In an attempt to get students to think beyond partying and passing classes, UC Davis Dining Services has implemented a program to make students more aware of what they eat.
‘Meatless Monday’ is an idea originally developed by the Johns Hopkins Bloomberg School of Public Health of Baltimore, Md. in 2006. UC Davis Dining Services incorporated the program into their educational plans for the dining commons in 2007 with a focus on personal health.
This past fall quarter the program expanded to include environmental sustainability concerns and how a decrease in meat consumption could affect that.
Dining Services director of nutrition and sustainability Linda Adams clarified a misconception that the program’s title causes many to believe.
“We don’t take meat off the menu,” she said. “It’s simply a public awareness campaign aimed at helping [students] shape their habits for the future by having a higher regard for what they put in their body.”
The program teaches students some of the consequences they face from overconsumption of saturated fats from animal products and processed foods. The new environmental twist also provides some of the math behind the carbon dioxide and water that is saved by eliminating meat from the diet once a week.
Danielle Sales, sustainability manager, acknowledged that there has been mixed reception to the program.
“We just want to get [students] talking and learning more on their own,” she said. “If we can get consumers to connect with their food, then that challenges them to think more critically about food in general, not just meat. You don’t have to be vegetarian to be healthy.”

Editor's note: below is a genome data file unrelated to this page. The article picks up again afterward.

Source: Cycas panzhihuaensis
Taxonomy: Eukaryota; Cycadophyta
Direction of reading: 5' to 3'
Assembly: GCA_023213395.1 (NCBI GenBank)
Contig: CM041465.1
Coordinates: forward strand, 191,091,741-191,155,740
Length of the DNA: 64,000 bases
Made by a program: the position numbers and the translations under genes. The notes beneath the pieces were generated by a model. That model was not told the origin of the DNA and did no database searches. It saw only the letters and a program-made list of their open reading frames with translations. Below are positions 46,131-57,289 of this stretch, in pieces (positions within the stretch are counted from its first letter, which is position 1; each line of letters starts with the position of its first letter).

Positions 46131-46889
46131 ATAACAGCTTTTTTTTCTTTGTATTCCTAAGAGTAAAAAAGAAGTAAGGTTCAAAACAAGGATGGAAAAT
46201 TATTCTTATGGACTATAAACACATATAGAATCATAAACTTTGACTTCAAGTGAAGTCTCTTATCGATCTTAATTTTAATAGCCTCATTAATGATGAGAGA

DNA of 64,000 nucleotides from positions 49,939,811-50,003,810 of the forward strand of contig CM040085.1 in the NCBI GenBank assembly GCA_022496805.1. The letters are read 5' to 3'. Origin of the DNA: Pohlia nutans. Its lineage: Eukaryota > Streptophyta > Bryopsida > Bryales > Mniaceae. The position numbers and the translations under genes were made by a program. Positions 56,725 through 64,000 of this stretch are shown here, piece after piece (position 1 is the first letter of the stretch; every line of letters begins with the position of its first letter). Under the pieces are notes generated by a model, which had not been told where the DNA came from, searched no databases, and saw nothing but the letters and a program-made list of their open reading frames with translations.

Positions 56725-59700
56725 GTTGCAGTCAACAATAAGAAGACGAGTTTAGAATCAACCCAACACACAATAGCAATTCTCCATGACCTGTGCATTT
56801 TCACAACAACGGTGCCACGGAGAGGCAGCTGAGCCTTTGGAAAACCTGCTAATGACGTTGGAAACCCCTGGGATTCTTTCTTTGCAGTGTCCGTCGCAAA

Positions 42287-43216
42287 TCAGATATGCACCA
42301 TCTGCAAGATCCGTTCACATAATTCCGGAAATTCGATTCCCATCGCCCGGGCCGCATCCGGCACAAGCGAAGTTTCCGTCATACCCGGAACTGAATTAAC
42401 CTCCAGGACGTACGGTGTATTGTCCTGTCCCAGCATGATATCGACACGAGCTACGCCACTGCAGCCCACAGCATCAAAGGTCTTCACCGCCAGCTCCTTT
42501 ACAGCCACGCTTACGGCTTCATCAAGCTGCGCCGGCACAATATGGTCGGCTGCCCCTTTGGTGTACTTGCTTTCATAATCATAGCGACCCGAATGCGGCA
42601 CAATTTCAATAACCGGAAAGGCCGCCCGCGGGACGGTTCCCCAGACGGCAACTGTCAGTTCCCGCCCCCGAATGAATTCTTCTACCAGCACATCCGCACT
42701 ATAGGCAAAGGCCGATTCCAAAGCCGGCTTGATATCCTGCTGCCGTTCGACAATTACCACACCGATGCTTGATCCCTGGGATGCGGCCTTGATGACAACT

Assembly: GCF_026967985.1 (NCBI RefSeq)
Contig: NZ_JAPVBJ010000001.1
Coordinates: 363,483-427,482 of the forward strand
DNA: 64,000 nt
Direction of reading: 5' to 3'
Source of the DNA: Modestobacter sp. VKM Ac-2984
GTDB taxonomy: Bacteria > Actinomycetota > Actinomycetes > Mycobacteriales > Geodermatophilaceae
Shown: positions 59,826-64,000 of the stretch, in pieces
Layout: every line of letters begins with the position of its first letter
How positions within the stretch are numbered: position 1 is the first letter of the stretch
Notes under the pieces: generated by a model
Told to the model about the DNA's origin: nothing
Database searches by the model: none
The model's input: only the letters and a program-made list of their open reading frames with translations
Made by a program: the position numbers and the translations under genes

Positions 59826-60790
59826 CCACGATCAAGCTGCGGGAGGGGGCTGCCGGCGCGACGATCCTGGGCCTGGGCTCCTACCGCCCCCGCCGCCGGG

According to Sales, the program presently offers students the opportunity to pledge to go meatless every Monday. Since last fall, they have received 336 pledges, roughly one-third of their 1,000-student goal.
Sophomore neurobiology, physiology and behavior major Akshaya Ramanujam believes the program is an effective method for promoting vegetarianism as an option. Ramanujam, a strict vegetarian of eight years, lamented what she sees as limited non-meat options on the DC’s menu.
“I think [the program] is a good way to talk about how to be healthy,” she said. “It’d be nice if the DC had [a meatless meal] once a week because I’d feel like there was more of a choice.”
That could be a future development for the program, Sales said.
With UC Santa Cruz already eliminating meat from the menu one day out of the week from one of their dining commons, and with UCLA and UC Santa Barbara considering taking beef off of their menus, it could only be a matter of time until UC Davis follows suit.
“It would be really exciting to see more variety for what I can eat,” said Pooja Mehta, a first-year economics major and lifelong vegetarian. “And it would not only make people aware, but also allow them to participate in supporting the environment and their health.”
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